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Thanks for Pope Francis

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It's the time of year to think about what to be thankful for.

Top of my list is Pope Francis, who has brought new life to the Catholic Church. It seems like we're in a bit of a renaissance. People who had written off the church are taking time to pause to hear the church's message -- a tried and true message now told in a different way. People of other faiths want to talk about Pope Francis. I have a no-nonsense physician, who is Jewish. She's the in-and-out type, with no time to spare. Until the last time I saw her and she wanted to talk about the pope. I wound up late for work.

The other day I heard a telling anecdote. Sister John Mary Fleming, the Dominican nun who is the bishops' secretary for education, was in an airport security line. She felt someone tugging on her habit and turned. "What do you think of him?" the stranger asked. "I like him," she answered. "What do you think of him?" Meanwhile a man a couple people back, joined the conversation: "Are you talking about Pope Francis?" he queried. And the conversation was off.

We're hearing plain speak from the papacy. From the start the pope's said we need to be a church this is poor and for the poor. He speaks in practicalities: wasting food is like taking it away from the poor, he says, for example.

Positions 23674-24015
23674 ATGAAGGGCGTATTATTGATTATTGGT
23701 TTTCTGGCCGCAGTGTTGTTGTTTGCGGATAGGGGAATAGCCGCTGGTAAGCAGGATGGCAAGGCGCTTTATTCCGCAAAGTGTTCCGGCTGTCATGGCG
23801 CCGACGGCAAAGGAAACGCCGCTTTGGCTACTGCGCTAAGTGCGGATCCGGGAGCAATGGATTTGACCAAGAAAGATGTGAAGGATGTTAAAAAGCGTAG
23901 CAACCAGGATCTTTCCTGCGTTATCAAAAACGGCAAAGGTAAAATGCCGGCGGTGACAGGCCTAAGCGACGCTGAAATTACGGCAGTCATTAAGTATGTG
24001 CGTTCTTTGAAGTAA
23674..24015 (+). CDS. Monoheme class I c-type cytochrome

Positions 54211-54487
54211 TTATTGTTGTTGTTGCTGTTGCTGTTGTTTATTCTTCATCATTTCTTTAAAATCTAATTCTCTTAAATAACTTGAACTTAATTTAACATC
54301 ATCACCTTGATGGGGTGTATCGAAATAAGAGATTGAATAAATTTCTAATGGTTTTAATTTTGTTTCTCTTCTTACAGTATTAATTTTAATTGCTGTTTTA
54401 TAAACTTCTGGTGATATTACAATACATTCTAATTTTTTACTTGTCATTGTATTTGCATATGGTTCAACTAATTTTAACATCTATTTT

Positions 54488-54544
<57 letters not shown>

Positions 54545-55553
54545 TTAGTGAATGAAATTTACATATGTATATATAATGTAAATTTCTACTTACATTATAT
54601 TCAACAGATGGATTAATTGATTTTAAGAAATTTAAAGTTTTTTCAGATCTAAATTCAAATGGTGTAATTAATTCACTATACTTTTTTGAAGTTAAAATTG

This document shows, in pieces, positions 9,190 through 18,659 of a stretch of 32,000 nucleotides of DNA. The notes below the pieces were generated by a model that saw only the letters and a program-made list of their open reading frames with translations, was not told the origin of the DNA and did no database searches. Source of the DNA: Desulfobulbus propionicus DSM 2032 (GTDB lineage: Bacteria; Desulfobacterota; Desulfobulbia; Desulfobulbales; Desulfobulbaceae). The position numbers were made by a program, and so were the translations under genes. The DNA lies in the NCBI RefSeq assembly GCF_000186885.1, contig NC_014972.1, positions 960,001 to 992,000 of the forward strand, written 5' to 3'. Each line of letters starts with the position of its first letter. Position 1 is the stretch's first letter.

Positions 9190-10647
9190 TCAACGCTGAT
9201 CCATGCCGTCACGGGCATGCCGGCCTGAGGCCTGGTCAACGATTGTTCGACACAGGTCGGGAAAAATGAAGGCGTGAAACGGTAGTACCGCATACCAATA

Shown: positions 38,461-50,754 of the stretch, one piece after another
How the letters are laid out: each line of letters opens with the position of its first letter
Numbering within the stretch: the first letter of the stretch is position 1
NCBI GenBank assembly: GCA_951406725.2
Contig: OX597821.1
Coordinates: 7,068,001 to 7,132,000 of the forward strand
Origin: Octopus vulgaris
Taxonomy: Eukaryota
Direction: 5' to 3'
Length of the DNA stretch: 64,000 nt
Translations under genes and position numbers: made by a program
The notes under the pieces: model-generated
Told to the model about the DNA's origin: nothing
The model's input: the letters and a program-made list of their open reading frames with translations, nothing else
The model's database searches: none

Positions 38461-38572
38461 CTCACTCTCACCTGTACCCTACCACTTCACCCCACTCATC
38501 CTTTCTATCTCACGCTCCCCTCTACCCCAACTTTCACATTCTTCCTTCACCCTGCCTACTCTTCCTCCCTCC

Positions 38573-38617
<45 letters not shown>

He uses images we can understand; he says he is like a doctor -- he offers healing, he prescribes the rosary. He says priests should be so united to their people that they smell like the sheep.

He offers homespun humor, such as papal advice to a mother hoping her son will soon get married: "Stop ironing his shirts."

"He acts like a parish priest," a cleric told me. That's a shot-in-the-arm for a cadre of men who have been bruised over the last decade because of the sexual abuse crisis, culture wars, and general anti-institution attitude in society.

Media are looking for hard evidence of the Francis effect. They want data. But it is too soon for that. Anecdotes abound however. Priests report people returning to the Sacrament of Reconciliation. Church-going Catholics report seeing strangers at Mass. Such things occur after disasters like 9/11. Can a new pope's message of love have the same emotional impact as being terrified by something you fear is a precursor to Armageddon? Does this suggest love is stronger than fear?

There is something exciting here and it's one more reason to give thanks this year.